A video game review! Yes, from me! I know, I don’t usually do these.
I picked up Rise of the Tomb Raider (20th Anniversary Edition) during a labor day weekend sale. I got it for my PS4, mostly on a lark. I figured that with all the DLC, and having a bunch of patches, I could probably get the $15 of enjoyment out of it.
I was skeptical because I am not a fan of the 2013 Tomb Raider reboot by Square Enix. I hated the fact that it’s an origin story, because I loathe origin stories, and I hated the QTEs. I can’t stand QTEs. They’re one of the worst parts of modern gaming, and I wish they would die1. Give me agency or make it a cutscene, game developers. It’s not that hard. There’s nothing wrong with cutscenes. Also, in addition to being a stupid, unnecessary origin story2, the 2013 game was populated with a bunch of other characters whose job is to die to prove the situation is serious and torment Lara.3
So, with all that in mind, what did I think of the sequel? It’s great. In fact, it seemed like they fixed a lot of gripes that I had with the first one. Good on you, Square Enix. Let’s do a deeper dive.
Are there QTEs? Yes, but they’re fewer in number, more spaced out, and the “windows” for button presses seem more forgiving. Also, a lot of them come up in the dodge-and-then-melee combat bits, but many of these are easily bypassed by those of us who can pull off a good headshot. So that’s a big plus.
Combat is much improved this time around too, with more weapons and a bunch of craftable ammo options. I will say that as a guy who has played shooters for a long time, I would have liked to have seen more difficult combat that wasn’t also tied to the survival mechanisms. Mostly because I want auto-heal on for all those times that I screw up the platforming and faceplant on a rock. I found combat satisfying overall. I thought some of the ‘boss fights’ could have been tougher.4 Or maybe that’s just because I like firepower, picked up the “easy button” and got on with life.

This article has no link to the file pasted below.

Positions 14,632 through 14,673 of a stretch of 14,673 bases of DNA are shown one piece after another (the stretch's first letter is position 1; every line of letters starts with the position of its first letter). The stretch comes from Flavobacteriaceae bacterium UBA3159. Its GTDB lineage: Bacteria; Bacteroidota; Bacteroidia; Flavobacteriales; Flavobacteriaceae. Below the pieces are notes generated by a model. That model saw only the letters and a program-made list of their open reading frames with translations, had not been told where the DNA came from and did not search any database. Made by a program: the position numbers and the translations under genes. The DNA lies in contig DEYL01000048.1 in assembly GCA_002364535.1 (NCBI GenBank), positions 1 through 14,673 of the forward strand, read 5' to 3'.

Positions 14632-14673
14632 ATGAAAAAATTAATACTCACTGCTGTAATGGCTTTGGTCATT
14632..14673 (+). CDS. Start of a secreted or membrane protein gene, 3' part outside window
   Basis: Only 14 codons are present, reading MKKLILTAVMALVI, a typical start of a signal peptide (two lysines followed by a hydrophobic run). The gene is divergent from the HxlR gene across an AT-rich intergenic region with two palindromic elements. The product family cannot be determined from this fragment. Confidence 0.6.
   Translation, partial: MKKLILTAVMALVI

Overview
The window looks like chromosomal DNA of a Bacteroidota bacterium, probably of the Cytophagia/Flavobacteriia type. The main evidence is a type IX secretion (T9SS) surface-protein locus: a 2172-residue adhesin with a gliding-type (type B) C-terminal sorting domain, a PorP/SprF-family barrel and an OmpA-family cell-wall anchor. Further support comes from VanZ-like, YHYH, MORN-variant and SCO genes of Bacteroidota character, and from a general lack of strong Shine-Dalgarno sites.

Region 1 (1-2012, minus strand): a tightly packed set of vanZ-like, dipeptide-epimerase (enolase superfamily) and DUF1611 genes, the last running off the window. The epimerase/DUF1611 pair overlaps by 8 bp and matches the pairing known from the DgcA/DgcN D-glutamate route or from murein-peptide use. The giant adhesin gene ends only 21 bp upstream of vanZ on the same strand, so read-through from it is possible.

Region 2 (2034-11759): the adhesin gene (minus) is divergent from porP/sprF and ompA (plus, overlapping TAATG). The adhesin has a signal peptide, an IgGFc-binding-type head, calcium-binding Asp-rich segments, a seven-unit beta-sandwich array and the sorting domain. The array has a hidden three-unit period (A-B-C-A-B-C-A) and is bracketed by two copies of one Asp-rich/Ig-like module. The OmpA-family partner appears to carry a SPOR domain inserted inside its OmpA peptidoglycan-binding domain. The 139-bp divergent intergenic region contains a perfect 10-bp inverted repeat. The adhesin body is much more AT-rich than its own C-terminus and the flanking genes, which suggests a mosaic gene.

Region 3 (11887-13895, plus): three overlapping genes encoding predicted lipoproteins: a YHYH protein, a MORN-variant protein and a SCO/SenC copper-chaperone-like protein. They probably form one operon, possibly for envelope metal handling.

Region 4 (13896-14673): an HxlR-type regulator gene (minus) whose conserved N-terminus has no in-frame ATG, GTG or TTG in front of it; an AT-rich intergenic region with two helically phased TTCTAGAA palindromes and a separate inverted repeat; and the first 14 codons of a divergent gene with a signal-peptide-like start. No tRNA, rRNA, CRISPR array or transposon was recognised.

The story is better this time too. Lara is still “developing” as a tomb raider/adventurer/badass, but she’s got some skills and drive this time around. And there’s only one friend that hangs around the story. He’s a pretty ok guy, and we get to know him a bit. More time getting to know him would have been better, but this wasn’t awful. Lara is fundamentally a loner, and it’s nice to see us getting back to that.
I think the platforming was a little better in this one compared to the last, but it’s still not as good as Uncharted. One of the things I really liked in Uncharted 4 is that Nate will reach for ledges if and only if he can jump to them. I thought this was a great subtle hint as to what I shouldn’t waste time/restarts from checkpoints trying to reach. Alas, Rise of the Tomb Raider doesn’t do this, and I really missed the feature. I did like that as Rise of the Tomb Raider progresses, you get some toys to let you zoom around the environment more, and that was fun. Any game that lets me make my own ziplines is welcome.
Graphicswise, we’re long past the era when games would try to blow their competition away in terms of prettiness. The game looks good. There are plenty of spectacular scenic vistas, as befits an adventuring game. And I’m not much of a sound connoisseur, so I’ll merely state that the sound was never a problem. Not noticing it seems about the highest compliment I can pay, since my noticing it usually means it’s awful. Music was also good, though it lacked a kickass theme to really stick with me.
Overall, go for it. You’ll enjoy it.
- While I would love to see this be an agonizingly painful death, I am not a Bond villain, and am not choosy when it comes to the manner of termination with extreme prejudice. ↩
- Highly redundant, I know. ↩
- God forbid we reduce the number of characters and build attachments to them so the player gives a shit when they die because this situation is SRS BIZNIZ. /sarcasm ↩
- Protip: Grenade launchers are your friend. ↩